Each time mankind extracts answers from stubborn science, more questions surface to tantalize us. The pursuit of knowledge becomes a maddening, whack-a-mole dilemma. That’s what made Wednesday’s breach of the Condit Dam so interesting. For all the expertise and planning poured into the puncturing of the antiquated dam on the White Salmon River, there remains much about the present — even more about the future — that we don’t understand.
For example, it took less than an hour for what was left of Northwestern Lake — the reservoir contained for 98 years by the dam — to drain after the dam was breached. Original estimates were up to six hours. And, even though 33 miles of new habitat will be opened upstream for migrating fish in the coming years, it’s uncertain how long that will take, or if it will even succeed.
There’s only one way to find out: Let the scientists do what they do best. Neither pundits nor principalities have been able to out-think scientists through the ages; there’s no reason to expect that to change. Painstaking scientific research takes time. Forty-four miles northwest of Condit Dam, at Mount St. Helens, scientists still are learning new lessons about the eruption of three decades ago. Thus, it will be a long time before we know what dam breaching will do to the White Salmon River.
One informed prediction is that the river upstream will more closely resemble its original state as a fishery. But some scientists wonder if it will be worth the sacrifice. Many of those experts have been interviewed by Al Thomas, outdoor writer for The Columbian. Thomas wrote in his Thursday column: “Nobody really knows how productive — or not — the watershed will be. I think it’s likely a great summer steelhead fishery will be lost as the river mouth silts in and becomes marginally fishable.” That mouth of the White Salmon at its confluence with the Columbia River has consistently ranked among the state’s top fisheries for summer steelhead. The steelhead gather in this cool-water oasis en route to distant spawning grounds in Eastern Washington, Eastern Oregon and Idaho.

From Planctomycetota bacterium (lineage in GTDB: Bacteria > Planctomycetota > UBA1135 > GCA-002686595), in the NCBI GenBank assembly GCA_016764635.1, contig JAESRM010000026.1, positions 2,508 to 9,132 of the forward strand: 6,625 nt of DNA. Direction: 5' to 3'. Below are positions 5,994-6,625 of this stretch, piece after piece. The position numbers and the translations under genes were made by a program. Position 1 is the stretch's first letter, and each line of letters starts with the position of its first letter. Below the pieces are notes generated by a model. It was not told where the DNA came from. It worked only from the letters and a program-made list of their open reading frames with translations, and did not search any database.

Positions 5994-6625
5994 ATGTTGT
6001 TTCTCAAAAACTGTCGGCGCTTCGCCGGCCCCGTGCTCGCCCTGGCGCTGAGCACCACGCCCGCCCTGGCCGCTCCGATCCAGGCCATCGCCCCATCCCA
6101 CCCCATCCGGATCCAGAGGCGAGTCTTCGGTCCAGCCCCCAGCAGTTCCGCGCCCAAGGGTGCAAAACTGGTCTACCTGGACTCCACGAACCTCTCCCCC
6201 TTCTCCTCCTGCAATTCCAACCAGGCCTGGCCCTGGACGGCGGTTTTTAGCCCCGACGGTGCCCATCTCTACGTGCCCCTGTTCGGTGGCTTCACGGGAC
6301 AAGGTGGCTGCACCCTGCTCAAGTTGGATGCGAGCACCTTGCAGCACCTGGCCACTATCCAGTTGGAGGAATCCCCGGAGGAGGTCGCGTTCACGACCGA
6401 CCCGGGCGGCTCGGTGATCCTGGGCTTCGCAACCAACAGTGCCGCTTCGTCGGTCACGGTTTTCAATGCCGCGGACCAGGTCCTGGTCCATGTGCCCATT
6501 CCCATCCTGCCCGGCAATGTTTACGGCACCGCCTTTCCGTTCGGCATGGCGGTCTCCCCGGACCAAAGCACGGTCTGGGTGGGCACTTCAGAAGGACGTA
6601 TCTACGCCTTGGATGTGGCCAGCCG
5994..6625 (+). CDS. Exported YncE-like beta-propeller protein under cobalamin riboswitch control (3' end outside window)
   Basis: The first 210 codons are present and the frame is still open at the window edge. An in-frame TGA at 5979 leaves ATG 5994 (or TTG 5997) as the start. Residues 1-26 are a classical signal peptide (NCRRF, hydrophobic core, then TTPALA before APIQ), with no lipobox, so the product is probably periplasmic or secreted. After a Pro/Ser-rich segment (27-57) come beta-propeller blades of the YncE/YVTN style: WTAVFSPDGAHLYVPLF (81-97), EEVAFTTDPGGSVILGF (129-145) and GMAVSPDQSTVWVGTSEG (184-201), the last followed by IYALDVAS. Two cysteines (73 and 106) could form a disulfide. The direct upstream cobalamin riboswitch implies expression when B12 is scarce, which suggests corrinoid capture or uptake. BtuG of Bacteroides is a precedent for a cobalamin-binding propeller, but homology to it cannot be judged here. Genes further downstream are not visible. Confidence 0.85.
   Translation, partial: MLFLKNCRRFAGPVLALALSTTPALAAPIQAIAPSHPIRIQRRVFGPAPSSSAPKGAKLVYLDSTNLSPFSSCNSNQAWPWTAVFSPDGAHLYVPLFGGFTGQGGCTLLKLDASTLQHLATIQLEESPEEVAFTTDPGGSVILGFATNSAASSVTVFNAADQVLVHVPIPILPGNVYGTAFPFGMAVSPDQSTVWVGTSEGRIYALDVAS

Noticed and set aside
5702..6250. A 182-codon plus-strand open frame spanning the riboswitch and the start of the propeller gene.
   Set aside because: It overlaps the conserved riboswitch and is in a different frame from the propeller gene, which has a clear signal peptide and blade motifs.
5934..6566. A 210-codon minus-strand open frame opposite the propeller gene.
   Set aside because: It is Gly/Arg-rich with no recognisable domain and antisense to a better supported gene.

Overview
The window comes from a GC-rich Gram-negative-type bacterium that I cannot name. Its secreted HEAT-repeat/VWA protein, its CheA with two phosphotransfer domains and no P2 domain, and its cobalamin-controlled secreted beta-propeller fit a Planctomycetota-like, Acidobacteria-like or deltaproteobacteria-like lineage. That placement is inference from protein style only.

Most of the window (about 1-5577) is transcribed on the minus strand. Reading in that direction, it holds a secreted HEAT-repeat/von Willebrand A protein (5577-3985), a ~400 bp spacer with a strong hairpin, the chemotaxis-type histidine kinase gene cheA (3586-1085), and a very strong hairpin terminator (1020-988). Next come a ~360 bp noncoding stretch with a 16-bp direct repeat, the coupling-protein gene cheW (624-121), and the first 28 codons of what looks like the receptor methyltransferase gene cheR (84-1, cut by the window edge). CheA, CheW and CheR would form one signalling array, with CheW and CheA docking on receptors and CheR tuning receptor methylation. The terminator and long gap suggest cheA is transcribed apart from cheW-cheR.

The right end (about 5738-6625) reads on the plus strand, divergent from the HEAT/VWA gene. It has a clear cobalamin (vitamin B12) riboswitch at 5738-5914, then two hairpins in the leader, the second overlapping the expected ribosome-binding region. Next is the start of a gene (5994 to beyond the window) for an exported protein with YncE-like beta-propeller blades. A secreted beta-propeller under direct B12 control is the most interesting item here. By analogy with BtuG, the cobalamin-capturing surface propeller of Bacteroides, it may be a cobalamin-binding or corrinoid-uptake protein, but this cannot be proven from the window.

That mouth underwent a dramatic change about 12:30 p.m. Wednesday as the water, sediment and debris jettisoned by Northwestern Lake arrived at the Columbia River. Thomas observed “a kaleidoscope of browns and beiges. Logs and mats of woody debris were floating under the state Highway 14 bridge.”
Thomas is worried. “I think it is questionable whether new populations of salmon and steelhead will be generated. I hope I am wrong.”
And if he is, 950 to 1,225 coho salmon could move into 21 miles of the White Salmon upstream, joined by 800 to 1,000 fall chinook on eight miles of the river, 300 to 350 summer steelhead along 33 miles and 600 to 800 spring chinook on 13 miles. Those estimates come from fish biologists, the experts. But they’re still just estimates.
Of course, breaching the Condit is about more than just changing the ways we fish and the numbers of migrating fish. For power producer PacifiCorp, it’s about saving money. Removing the dam — even at $33 million — is cheaper than modernizing it. For environmentalists, it’s about restoring a river run. For economic development visionaries, it was about hopes for more visitors to the valley. For lovers of the deceased lake, it’s the loss of a recreational wonderland.
None of those answers will arrive soon, however. Even as rapidly as Northwestern Lake drained Wednesday, many years will be needed to understand what really happened.
As those years unfold ever so slowly, we all would be wise to pay polite regard to the melodrama of impassioned advocates, but listen more intently to objective experts. Trusting scientists is a fail-safe strategy.